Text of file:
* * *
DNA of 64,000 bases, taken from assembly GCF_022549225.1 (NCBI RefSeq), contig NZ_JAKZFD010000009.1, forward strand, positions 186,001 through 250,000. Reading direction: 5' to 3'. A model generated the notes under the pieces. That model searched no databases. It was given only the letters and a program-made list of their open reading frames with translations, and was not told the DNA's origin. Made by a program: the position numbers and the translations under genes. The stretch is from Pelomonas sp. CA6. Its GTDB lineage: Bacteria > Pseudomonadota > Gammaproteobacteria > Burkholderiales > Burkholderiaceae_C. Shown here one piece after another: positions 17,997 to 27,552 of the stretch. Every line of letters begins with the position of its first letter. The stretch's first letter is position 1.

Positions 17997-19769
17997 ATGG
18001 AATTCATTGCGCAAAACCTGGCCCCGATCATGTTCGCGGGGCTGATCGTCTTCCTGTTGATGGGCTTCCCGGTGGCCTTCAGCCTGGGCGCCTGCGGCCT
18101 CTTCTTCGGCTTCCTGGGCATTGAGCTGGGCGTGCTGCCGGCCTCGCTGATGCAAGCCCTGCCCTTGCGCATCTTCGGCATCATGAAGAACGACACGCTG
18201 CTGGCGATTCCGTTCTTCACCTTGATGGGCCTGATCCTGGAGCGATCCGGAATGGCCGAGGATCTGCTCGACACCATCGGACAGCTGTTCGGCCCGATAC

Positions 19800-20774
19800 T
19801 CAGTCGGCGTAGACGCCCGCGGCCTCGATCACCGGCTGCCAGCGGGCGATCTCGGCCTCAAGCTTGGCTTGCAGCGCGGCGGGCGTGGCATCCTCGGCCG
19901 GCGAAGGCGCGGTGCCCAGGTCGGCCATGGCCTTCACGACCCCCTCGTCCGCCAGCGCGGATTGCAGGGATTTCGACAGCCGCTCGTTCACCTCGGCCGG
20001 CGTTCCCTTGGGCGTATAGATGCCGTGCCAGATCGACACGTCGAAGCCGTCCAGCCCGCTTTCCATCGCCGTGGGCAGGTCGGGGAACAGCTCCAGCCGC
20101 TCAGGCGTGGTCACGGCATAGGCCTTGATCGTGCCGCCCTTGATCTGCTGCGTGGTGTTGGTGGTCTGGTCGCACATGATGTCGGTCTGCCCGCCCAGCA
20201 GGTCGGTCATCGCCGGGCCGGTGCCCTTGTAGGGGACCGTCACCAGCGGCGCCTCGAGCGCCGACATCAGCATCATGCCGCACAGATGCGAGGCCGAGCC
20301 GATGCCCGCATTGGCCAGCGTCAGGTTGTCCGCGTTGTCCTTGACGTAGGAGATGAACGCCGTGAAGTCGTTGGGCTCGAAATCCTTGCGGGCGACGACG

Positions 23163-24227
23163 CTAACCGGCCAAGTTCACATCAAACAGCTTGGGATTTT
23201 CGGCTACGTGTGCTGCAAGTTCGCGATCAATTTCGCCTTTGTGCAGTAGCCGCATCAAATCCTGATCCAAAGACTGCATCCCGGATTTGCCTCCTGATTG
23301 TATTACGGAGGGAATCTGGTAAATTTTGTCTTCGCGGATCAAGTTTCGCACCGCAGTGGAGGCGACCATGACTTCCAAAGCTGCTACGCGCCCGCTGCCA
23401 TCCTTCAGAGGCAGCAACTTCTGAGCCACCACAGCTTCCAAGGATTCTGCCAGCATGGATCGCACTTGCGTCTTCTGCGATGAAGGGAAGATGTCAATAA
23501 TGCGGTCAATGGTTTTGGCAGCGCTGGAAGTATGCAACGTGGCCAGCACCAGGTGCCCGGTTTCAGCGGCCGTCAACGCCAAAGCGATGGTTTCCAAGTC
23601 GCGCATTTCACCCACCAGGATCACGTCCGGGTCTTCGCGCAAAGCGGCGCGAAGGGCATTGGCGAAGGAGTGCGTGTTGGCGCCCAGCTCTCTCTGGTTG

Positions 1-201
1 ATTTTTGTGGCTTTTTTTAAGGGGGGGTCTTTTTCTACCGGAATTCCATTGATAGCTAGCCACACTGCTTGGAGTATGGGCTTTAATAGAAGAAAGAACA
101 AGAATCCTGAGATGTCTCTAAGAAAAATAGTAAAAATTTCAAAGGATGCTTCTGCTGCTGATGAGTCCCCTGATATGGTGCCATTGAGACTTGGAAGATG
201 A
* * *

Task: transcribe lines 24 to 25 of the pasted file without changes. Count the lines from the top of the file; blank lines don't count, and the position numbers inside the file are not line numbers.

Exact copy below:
101 AGAATCCTGAGATGTCTCTAAGAAAAATAGTAAAAATTTCAAAGGATGCTTCTGCTGCTGATGAGTCCCCTGATATGGTGCCATTGAGACTTGGAAGATG
201 A